A few generations ago, seniors contemplating retirement had frustratingly few options. They could live at home, move in with their kids, or roll the dice and move into a nursing home, uncertain about the type of care they would receive. Today’s seniors have already changed society a lot. From protesting injustices to demanding greater equality for all groups, they’ve now turned their attention to revolutionizing the aging process. They want better senior living solutions, and increasingly, they’re getting them. Seniors retiring in Georgia now have a number of great options for senior living.
More than 18 percent of Maryland residents are 60 or older. According to the Alzheimer’s Association, 1 in 3 seniors will be diagnosed with Alzheimer’s or another type of dementia. Seniors who need memory care in Maryland have a number of options. Narrowing down a long list and deciding which choice is right for your family can be challenging — especially if family members disagree about the need for memory care or are skeptical of a senior’s dementia diagnosis. If you’re hoping to transition a senior you love to memory care in Maryland, here’s how to navigate the many hurdles you face and find the perfect fit.
The aging process can make it difficult to continue pursuing activities a person once loved. It’s normal to slow down a bit with age, but many caregivers mistakenly assume that apathy and disconnection are normal parts of aging. According to a new study published in JAMA Psychiatry, apathy is actually a significant health risk factor that doubles the risk of developing dementia.
Love is a powerful force, especially when it motivates you to provide loving care for a senior loved one. Love can motivate you to keep going when you’re exhausted, be patient when you’re overwhelmed, and give up once-beloved hobbies to care for a loved one. More than 30 million Americans are driven by love and concern to provide unpaid care to an ailing loved one. And while their sacrifice is laudable, love isn’t always enough. Love can’t build more hours into the day, or eliminate the need to sleep. It can’t free you of your own need for downtime and loving human connection. Assisted living and memory care, however, can help bridge the gap between what you want to do for your loved one and what you’re able to offer.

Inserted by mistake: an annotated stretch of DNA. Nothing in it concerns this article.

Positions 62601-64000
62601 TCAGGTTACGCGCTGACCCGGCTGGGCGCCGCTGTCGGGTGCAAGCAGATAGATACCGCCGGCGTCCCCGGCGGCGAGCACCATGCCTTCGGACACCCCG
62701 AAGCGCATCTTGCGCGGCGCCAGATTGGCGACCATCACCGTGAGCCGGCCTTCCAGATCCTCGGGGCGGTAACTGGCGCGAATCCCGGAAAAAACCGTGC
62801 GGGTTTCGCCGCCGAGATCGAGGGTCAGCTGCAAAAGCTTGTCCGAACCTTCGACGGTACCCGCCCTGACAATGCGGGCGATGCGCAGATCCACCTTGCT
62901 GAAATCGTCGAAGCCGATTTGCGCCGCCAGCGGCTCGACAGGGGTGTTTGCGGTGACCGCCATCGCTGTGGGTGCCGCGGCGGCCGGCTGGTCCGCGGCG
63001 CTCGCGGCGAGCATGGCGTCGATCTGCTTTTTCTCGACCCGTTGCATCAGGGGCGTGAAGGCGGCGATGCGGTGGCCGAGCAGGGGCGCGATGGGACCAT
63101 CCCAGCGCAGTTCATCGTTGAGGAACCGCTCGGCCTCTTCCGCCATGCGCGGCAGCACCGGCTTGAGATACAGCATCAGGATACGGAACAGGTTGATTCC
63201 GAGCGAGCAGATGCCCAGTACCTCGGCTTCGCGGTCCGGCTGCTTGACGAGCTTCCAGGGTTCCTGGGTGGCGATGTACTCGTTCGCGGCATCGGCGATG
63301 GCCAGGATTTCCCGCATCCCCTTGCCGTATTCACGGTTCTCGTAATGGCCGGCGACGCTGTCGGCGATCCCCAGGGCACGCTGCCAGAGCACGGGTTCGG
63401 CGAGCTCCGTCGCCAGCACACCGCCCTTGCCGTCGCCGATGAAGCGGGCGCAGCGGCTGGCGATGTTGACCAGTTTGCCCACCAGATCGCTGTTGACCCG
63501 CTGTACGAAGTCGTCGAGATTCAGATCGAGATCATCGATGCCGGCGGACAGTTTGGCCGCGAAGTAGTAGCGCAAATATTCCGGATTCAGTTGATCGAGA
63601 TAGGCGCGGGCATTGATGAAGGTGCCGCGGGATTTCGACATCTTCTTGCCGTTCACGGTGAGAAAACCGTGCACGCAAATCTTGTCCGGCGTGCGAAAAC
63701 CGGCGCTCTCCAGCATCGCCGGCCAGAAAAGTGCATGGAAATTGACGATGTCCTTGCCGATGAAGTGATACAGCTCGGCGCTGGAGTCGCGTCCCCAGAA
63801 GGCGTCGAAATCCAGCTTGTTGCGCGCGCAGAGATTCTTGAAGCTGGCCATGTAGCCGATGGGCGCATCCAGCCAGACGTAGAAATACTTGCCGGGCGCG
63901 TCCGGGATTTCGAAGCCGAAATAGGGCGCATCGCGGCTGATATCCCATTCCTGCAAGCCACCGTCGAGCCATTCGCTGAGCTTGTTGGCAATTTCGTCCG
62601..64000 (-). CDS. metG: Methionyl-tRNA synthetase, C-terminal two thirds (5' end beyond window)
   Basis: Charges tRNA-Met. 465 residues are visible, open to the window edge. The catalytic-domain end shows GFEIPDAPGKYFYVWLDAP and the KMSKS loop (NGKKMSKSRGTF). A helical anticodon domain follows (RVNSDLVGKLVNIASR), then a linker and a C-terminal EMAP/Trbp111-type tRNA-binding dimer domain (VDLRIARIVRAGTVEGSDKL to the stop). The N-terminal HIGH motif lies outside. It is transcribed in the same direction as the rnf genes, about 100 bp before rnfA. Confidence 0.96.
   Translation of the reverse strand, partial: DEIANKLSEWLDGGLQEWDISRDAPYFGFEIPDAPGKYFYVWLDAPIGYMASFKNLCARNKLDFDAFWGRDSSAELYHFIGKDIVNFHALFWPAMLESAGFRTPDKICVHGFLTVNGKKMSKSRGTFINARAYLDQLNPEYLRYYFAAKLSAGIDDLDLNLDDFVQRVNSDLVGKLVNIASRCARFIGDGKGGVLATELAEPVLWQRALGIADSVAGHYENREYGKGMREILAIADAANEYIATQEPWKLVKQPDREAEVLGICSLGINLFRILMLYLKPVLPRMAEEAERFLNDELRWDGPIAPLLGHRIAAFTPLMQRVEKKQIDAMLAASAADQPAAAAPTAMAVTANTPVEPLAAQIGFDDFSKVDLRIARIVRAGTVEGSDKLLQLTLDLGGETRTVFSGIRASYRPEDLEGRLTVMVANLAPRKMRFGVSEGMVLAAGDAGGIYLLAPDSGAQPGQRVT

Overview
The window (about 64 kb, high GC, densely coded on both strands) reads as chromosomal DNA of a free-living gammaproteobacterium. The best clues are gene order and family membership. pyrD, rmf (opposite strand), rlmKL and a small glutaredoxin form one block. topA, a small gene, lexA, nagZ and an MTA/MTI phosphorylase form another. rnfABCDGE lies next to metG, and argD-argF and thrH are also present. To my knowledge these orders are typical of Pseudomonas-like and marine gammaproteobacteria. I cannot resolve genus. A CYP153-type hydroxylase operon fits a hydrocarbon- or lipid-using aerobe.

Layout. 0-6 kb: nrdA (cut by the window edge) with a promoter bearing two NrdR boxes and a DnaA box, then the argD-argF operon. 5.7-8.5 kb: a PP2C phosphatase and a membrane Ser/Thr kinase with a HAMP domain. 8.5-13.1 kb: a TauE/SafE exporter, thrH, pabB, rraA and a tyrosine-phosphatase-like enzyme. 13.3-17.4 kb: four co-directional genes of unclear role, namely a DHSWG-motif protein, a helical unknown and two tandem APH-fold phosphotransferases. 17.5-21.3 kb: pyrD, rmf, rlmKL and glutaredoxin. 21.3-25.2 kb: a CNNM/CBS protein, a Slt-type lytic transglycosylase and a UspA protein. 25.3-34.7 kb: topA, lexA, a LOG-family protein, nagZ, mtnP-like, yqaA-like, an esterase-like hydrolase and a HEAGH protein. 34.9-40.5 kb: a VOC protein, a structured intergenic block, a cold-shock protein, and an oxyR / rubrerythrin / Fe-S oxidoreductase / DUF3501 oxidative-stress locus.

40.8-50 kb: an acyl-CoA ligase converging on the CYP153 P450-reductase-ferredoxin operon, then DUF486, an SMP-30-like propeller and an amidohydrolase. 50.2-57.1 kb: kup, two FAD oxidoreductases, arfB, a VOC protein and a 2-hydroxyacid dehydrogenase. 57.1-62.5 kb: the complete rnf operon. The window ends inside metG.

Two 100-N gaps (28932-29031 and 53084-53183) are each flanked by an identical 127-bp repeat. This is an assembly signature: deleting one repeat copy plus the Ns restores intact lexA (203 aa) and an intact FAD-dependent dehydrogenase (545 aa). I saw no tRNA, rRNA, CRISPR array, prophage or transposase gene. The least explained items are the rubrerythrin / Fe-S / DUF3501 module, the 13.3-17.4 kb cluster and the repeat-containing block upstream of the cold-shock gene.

A simple conversation can be life-changing for a person with dementia. Dementia can feel isolating and frightening, but warm conversations remind people with dementia that they matter and they’re not alone. Supporting a person with dementia to overcome communication barriers can improve their quality of life. One study even found that just an hour of social interaction a week improves quality of life in seniors with dementia. Conversation can also ease the stress that caregivers and loved ones feel by reminding them that their loved one may be struggling, but they’re still in there. So get talking. Here’s how:
The warning signs of dementia can be subtle at first, especially if your parent lives on the other side of the country. By the time the signs become obvious, your parent may have moderate to advanced dementia and need extensive care. Recognizing the warning signs early can help you encourage your parent to get a proper diagnosis, begin planning for the future, and implement lifestyle changes that keep your parent safe while making their life easier.
There’s no substitute for the bond between a grandparent and grandchild. Many people spend their whole lives looking forward to spoiling grandchildren, so dementia in someone who has grandchildren can feel especially cruel.
Thoughts of a memory care facility may immediately raise concerns that you’ll be leaving your loved one in a nursing home with a bunch of strangers. Yet, today’s memory care communities are loving, nurturing places that maximize independence, preserve your loved one’s memory as long as possible and alleviate the caregiver of the burden that prevents you from having a better relationship with your loved one.
The Alzheimer’s Association reports that more than 5.7 million Americans are living with the disease each year. While this number is staggering—and it is only expected to increase over time—the statistic does not include seniors living with other types of dementia.